What Is German New Medicine?

German New Medicine (GNM) is a fairly new science in the field of medicine discovered by Dr. Ryke Geerd Hamer in the early 1980s. German medical doctor Dr. Hamer identified correlations between physical symptoms, our brain, and emotional distress in our lives (this emotional distress is known as “conflict shock”). Through his research, he provided a set of principles that can help identify what symptoms and organs are controlled from certain areas of the brain and the types of emotional distress that had been experienced. GNM helps us understand both the development and the natural healing of diseases based on what Dr. Hamer coined as the Five Biological Laws of Nature.

The Five Laws of German New Medicine

Law One. This first law states that most conditions are responses by the body to a biological shock (events that trigger our primitive survival mechanisms that are initiated by the brain) and conditions may develop specifically to handle these disruptions. Some examples of biological shock include unexpected death, sudden job loss, or an unanticipated separation. The physical response that happens after biological shocks is dependent of the type of intensity of emotion in which an individual reacts. For each emotion such as grief, self-devaluation, fear of financial failure- the body will respond with a specific organ or tissue response in an attempt to alleviate the shock on an instinctive level that is usually below our consciousness.

Law Two. The second law states that there are two potential phases for each biological shock: active and healing. When we experience shock, our nervous system goes from the normal rhythm into an active phase. In this active phase, we are sympathetic-dominant (often with cold hands/feet, loss of appetite, experience trouble sleeping, feelings of isolation, etc). There is a separate response to each type of shock. If the shock is resolved, our nervous system switches into the healing phase where we are parasympathic-dominant. The first phase of healing is where inflammation is common, an individual may feel fatigued and water is retained to assist in restoring damage that happened during the active phase. Along with these general symptoms, the specific response to shock will also change. When enough repair has incurred, we may experience the original symptoms of the active phase for a period of time as the nervous system goes through a sympathetic spike. Symptoms can also become chronic in this phase. For the final phase of healing, tissues return to stronger functionality and we may move forward into a normal rhythm.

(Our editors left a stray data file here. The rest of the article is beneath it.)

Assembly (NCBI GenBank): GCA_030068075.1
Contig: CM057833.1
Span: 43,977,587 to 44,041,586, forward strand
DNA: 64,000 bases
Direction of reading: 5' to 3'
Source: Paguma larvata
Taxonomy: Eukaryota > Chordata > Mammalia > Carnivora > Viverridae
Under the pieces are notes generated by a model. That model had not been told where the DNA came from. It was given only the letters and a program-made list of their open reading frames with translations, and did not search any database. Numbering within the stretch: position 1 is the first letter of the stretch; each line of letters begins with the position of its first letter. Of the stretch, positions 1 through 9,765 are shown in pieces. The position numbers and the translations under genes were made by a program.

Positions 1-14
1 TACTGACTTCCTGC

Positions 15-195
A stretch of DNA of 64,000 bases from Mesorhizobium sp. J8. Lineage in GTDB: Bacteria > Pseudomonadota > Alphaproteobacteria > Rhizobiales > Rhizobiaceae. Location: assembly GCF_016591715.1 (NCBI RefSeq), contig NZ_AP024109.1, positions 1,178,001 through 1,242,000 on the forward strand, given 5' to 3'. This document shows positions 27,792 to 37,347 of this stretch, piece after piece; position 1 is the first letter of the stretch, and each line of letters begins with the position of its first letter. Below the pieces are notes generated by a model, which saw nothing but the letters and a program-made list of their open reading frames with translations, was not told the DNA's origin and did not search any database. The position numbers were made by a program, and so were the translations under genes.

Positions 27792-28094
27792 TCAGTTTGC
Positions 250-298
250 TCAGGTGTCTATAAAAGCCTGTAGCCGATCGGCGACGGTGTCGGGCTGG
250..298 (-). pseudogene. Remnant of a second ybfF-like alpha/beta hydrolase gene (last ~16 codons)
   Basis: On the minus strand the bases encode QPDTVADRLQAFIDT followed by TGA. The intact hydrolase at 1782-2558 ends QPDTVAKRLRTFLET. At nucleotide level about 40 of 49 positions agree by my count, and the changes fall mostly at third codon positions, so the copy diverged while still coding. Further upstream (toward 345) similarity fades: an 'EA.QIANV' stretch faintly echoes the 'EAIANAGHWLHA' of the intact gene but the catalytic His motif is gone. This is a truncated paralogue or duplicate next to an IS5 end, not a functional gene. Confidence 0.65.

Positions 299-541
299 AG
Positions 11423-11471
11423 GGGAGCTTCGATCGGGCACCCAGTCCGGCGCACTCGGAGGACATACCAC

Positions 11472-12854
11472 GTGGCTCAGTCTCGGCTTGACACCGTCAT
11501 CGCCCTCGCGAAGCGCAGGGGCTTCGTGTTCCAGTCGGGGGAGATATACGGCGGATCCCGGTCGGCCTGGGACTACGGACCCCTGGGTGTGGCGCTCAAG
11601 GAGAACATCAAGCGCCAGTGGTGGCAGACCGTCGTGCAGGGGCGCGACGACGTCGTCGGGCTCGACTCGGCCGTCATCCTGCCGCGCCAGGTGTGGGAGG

To help an individual facilitate resolution in the active phase, it is important to focus on what they are thinking and feeling in the moment when their symptoms are better and when their symptoms are worse (this helps to identify specific triggers). The symptoms themselves may help guide to the related type of shock. When helping an individual through the healing phase, we want to assist them in understanding that their body is helping them despite the unpleasant symptoms as we guide them through the repair process through adequate rest, diet, supplements and a proper healing protocol.

Law ThreeThis third law explains how our tissues and organs respond to shocks depending on the location of neural relays in the brain. Different tissues have opposite ways of responding to shocks depending on whether they are controlled by the cerebellum or the medulla. In the cerebellum, cell growth is initiated in the active phase and stops in the healing phase. In the medulla, the pattern is the exact opposite where cells are lost in the active phase and regrow in the repair phase.

Law Four. Law Four explains the role of microorganisms in the healing phase is to either break down excess tissue in the cerebellum pattern or to help with tissue regeneration in the medulla pattern.

Law Five. The fifth law summarizes the general observation that conditions we think of as “diseases” are actually attempts by the body to assist us with specific, purposeful actions/mechanisms in response to primitive perceived survival threats.

German New Medicine Resources

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